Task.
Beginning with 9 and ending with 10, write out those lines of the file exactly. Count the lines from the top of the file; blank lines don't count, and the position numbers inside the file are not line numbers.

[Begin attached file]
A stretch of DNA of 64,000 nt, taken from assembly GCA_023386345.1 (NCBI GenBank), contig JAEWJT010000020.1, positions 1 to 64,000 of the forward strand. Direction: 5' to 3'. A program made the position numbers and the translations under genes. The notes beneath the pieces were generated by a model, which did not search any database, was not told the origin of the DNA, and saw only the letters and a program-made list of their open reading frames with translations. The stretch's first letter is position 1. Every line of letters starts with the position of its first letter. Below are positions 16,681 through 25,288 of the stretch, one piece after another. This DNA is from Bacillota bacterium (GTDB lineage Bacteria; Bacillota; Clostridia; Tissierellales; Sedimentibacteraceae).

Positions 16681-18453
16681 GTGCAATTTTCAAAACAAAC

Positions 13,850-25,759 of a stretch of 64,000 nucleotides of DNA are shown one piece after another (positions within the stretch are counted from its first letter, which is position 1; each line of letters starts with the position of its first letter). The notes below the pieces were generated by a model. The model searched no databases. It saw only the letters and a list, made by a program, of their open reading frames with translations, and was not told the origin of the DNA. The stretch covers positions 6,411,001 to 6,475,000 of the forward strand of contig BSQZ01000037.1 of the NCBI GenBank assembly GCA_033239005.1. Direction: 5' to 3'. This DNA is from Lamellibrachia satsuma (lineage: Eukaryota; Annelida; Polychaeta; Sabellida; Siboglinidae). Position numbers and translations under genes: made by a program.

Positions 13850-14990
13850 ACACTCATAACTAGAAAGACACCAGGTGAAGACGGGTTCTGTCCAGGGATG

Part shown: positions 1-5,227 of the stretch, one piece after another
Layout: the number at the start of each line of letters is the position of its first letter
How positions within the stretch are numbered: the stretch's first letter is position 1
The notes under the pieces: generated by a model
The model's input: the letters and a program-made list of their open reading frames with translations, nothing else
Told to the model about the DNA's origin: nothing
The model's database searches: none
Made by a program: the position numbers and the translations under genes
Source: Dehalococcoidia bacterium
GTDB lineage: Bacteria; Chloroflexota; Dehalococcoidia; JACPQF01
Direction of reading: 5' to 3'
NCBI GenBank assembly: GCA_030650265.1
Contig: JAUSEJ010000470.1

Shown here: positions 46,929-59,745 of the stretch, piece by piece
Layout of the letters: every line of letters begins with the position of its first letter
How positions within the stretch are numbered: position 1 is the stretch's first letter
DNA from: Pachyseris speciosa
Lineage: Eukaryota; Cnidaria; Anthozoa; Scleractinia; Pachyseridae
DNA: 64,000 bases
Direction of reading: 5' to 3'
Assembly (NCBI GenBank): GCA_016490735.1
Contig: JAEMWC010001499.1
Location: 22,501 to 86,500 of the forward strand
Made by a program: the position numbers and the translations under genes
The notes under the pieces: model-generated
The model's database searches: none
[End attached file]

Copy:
How positions within the stretch are numbered: the stretch's first letter is position 1
The notes under the pieces: generated by a model